If you are reading this, and you are a parent of a school-aged child, I urge you to find out all you can about your state's standardized testing platform. (New Jersey is using the more difficult one, PARCC.) Ask yourself: Will these high-stakes tasks fill my son or daughter with a joy for learning? Will these tasks spark their individual creativity? Will they have the mental endurance to complete the tasks at the tender age of ten?

Parents, you've got to fight this. If we teachers try to, we'll be called slackers.

Oh, gosh! I almost forgot! Look at this splendid YouTube video my daughter The Spare shot for one of her classes! (Below) Please leave her some kind words of encouragement. She's taking Shakespeare in college right now, but she's not being asked to write like him.

Thursday, March 06, 2014

Hang Me, Oh Hang Me

My Very, Extremely, Wonderful and Green Transportation Machine!

Welcome to The Gods Are Bored! Decibel and I are here today to tell you about our fabulous and wonderful life, just a few days shy of 55! (Actually Decibel is 55-27= 28.)

In a way it's the same old story. You know the drill. You're hard up for money, you're driving the same car you drove in the 20th century, and the old bird just ain't what she used to be ... even with large infusions of cash. Then she dies, and the mechanic who lavished such $$$ attention on her offers you the princely blue book sum. And suddenly a two-car family becomes a one-car family, second car also being a junker on the brink.

One of the only things I really had going for me in these belt-tightening days of taking in boarders and shepherding 87 urban kids into basic literacy was my little putt-putt economy car. But now that our big, burly sedan has gone to the scrap pile, the putt-putt becomes dual property.

And somehow I can't bear the idea of being picked up and dropped off at my urban high school when most of the senior class has cars.

But you know me, right? Is Anne one of these "woe is me" kinda gals? Oh HELL no!

My daughter The Spare has a roadster that has sat idle so long it's kinda rusty and faded. But that lil' baby works. All I need is a visit to the bike shop for some oil, seat adjustment, and a helmet, and off I go into the wild blue yonder!

I used to ride my bike everywhere when I was a stripling. And I grew up in some seriously hilly country. The only hills in these flatlands are the inclines on the overpass bridges. It's 4.5 miles one way to my school. Come on, Joe. That's seriously a piece of cake.

The timing could be a little bit better, because daylight savings time starts Saturday, which means it will be pitch dark at 6:15. I might have to suck it up and get driven to school for a few more weeks. Then spring will arrive, and with it blue dawn mornings, and by golly, they say you never forget how to ride a bike!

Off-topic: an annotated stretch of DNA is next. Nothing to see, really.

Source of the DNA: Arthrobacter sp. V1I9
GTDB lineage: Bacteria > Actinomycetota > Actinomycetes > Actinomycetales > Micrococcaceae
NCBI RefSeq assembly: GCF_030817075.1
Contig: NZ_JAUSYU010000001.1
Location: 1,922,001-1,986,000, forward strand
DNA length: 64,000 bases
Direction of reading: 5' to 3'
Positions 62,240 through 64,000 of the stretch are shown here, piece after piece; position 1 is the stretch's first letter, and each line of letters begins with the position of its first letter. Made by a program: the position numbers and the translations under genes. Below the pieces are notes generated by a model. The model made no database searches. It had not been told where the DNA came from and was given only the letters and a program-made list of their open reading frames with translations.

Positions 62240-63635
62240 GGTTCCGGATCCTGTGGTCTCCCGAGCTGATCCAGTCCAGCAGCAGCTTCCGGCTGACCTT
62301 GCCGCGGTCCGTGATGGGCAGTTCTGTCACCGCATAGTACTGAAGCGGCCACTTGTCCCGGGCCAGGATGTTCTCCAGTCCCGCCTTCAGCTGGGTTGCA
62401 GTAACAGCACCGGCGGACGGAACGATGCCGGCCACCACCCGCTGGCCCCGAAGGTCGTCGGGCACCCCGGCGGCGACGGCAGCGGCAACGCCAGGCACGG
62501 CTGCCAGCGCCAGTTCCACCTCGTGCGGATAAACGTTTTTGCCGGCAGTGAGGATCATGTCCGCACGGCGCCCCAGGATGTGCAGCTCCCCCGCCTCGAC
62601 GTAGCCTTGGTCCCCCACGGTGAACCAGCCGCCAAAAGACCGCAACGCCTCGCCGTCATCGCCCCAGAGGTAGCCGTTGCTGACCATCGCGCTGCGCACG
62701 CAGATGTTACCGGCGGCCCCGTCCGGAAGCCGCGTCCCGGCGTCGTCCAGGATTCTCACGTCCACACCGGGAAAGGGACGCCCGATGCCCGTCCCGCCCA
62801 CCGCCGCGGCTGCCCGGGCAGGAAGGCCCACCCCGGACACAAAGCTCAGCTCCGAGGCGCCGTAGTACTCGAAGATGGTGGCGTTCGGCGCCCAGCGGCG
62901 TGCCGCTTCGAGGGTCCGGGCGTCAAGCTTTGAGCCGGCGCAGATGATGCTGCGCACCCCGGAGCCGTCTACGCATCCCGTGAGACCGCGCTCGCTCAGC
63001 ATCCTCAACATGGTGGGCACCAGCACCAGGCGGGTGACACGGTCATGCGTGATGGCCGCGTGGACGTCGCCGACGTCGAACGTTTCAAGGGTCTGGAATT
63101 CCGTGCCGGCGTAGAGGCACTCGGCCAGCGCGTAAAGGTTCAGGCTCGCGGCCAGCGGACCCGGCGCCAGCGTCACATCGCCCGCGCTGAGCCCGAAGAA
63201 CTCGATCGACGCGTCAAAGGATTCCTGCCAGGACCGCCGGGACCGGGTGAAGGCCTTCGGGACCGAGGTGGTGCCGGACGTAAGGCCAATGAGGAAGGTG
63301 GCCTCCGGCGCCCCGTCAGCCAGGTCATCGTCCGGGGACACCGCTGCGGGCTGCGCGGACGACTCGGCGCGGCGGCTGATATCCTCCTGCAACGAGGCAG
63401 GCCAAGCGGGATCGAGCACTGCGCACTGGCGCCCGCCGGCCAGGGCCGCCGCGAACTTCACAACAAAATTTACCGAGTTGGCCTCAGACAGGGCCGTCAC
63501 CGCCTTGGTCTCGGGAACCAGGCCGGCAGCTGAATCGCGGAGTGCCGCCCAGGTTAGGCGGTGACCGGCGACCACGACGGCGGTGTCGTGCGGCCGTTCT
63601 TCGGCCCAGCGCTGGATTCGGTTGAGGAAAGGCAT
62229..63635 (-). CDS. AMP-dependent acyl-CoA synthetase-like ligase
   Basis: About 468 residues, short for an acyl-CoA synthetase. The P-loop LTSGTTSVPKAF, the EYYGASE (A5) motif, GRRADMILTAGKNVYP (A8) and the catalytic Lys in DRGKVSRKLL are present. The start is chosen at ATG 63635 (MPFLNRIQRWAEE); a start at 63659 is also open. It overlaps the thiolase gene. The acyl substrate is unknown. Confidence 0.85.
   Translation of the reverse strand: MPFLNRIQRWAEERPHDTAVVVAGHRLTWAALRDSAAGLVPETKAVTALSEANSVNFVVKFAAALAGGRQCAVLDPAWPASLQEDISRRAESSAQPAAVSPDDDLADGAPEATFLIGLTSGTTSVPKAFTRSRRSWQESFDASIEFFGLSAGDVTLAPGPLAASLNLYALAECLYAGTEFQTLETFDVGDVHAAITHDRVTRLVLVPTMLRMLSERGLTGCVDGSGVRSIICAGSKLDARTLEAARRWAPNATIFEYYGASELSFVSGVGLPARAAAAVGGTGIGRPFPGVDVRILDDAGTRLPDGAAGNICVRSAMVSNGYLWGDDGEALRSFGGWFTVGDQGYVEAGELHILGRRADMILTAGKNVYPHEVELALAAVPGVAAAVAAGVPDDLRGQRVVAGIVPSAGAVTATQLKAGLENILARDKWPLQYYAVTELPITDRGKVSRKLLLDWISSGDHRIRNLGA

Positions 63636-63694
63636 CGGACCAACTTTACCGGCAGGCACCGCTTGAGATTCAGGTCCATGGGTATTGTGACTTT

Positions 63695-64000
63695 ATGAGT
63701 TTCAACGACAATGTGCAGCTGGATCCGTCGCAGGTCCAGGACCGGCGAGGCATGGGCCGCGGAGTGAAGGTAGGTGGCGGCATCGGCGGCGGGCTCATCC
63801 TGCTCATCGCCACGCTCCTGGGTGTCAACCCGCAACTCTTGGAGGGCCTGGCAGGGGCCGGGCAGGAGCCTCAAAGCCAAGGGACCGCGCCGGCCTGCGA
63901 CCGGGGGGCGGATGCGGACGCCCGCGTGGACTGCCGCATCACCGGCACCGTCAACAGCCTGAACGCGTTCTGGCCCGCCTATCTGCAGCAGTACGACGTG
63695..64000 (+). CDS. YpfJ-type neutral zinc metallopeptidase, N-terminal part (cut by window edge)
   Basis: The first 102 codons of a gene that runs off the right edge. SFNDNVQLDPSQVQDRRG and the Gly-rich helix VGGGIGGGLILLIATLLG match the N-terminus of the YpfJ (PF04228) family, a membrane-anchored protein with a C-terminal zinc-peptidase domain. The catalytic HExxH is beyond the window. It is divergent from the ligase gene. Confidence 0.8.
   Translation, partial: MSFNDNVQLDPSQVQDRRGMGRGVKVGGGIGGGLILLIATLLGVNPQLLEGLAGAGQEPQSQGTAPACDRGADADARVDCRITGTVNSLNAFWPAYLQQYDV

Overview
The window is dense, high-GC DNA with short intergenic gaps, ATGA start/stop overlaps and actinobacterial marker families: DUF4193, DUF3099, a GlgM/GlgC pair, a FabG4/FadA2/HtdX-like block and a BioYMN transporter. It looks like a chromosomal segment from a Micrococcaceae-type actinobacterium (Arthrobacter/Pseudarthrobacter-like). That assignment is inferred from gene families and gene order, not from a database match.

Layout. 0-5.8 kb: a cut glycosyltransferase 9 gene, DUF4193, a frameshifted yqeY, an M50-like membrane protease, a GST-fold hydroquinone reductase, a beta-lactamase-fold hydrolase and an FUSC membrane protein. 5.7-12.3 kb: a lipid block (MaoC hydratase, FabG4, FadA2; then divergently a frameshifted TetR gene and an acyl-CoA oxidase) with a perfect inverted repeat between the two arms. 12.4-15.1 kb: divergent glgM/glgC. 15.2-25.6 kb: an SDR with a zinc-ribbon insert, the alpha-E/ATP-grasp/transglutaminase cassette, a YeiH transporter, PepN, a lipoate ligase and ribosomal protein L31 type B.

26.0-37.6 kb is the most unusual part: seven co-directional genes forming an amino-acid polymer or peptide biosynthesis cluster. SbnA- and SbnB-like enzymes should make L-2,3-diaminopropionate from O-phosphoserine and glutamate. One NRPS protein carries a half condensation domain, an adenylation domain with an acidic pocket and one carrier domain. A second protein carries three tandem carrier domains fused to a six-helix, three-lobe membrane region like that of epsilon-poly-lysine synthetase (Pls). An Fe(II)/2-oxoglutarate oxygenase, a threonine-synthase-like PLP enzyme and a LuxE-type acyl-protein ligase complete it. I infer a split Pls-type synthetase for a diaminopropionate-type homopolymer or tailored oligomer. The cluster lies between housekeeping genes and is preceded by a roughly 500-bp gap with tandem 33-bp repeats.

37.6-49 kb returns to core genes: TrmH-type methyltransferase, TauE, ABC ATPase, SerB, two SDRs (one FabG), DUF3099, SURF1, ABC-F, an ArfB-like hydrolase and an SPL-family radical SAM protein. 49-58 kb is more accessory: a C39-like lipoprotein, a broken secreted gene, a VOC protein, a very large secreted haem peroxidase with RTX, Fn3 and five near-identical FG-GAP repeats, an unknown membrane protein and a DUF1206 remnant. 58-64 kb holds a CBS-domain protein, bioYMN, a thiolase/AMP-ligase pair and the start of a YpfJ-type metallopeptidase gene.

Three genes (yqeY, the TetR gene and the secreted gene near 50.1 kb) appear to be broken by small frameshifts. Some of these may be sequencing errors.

Some people might say, "Anne, you're going backwards! You've had your own car for 13 years!"

Well, I have some witty reposts for that:

*I am going backwards in many things, so what's one more?
*First World problems! There are plenty of hard-working miners in Sierra Leone who would love to have a rusty roadster!
*It's time to lower my already-rock-bottom carbon footprint even further! Living close to where you work, or working from home, is one great way to save the planet. Now I'll be driving even less!
*Yes, this sucks, and yes, I have had to make extreme compromises due to the changing employment climate. But damned if I'm going to wallow in self-pity. Okay, maybe I'll allow myself a little self-pity. Okay, maybe I'll wallow. But I'll do it in the plastic chairs on the front porch, because (not exactly sure of this) tears may stain upholstery.

When all that's left to me is my flawless chintz settee, at least I'll be able to point to it and say, "That's my chair, and it is perfect."

Monday, March 03, 2014

Not So Fast

For the past two days, every weather forecast on every web site and every television station predicted six to ten inches of snow for my location. For my money, the best weather site is the National Weather Service. It too issued a winter storm warning for six to ten inches of snow, plus a trace of ice.

Given that forecast, most local school districts cancelled during the early evening hours, meaning that today, Monday, was yet another snow day! I love them one and all!

But the certainty of that forecast got me thinking about computers.

Weather forecasts used to be based on barometric pressure, and these were far less certain about how much precipitation would fall. Now computers do modeling, based on far more specific data, including the behavior of every other winter storm since data began to be stored. Despite this blossoming of computer-generated forecasting, the actual storms are still not terribly predictable. We know snow is coming, but we don't know how much we'll be getting until it ceases to fall. In today's case, the six-to-ten-inch forecast yielded a scant three inches, if that.

A little twist in the sermon here, but follow me on it: